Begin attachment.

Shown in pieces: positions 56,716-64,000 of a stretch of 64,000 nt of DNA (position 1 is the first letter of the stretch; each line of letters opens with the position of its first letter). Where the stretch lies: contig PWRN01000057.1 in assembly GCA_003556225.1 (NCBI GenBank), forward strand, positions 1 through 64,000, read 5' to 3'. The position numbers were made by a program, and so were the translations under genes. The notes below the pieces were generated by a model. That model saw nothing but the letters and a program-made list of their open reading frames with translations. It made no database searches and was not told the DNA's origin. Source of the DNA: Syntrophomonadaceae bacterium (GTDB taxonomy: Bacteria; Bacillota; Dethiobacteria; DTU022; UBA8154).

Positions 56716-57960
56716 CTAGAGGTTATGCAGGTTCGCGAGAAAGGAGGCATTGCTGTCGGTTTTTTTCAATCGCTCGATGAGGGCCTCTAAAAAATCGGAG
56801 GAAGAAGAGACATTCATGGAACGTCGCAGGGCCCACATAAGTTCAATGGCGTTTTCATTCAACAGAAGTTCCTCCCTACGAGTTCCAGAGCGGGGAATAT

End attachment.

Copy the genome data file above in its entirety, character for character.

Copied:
Shown in pieces: positions 56,716-64,000 of a stretch of 64,000 nt of DNA (position 1 is the first letter of the stretch; each line of letters opens with the position of its first letter). Where the stretch lies: contig PWRN01000057.1 in assembly GCA_003556225.1 (NCBI GenBank), forward strand, positions 1 through 64,000, read 5' to 3'. The position numbers were made by a program, and so were the translations under genes. The notes below the pieces were generated by a model. That model saw nothing but the letters and a program-made list of their open reading frames with translations. It made no database searches and was not told the DNA's origin. Source of the DNA: Syntrophomonadaceae bacterium (GTDB taxonomy: Bacteria; Bacillota; Dethiobacteria; DTU022; UBA8154).

Positions 56716-57960
56716 CTAGAGGTTATGCAGGTTCGCGAGAAAGGAGGCATTGCTGTCGGTTTTTTTCAATCGCTCGATGAGGGCCTCTAAAAAATCGGAG
56801 GAAGAAGAGACATTCATGGAACGTCGCAGGGCCCACATAAGTTCAATGGCGTTTTCATTCAACAGAAGTTCCTCCCTACGAGTTCCAGAGCGGGGAATAT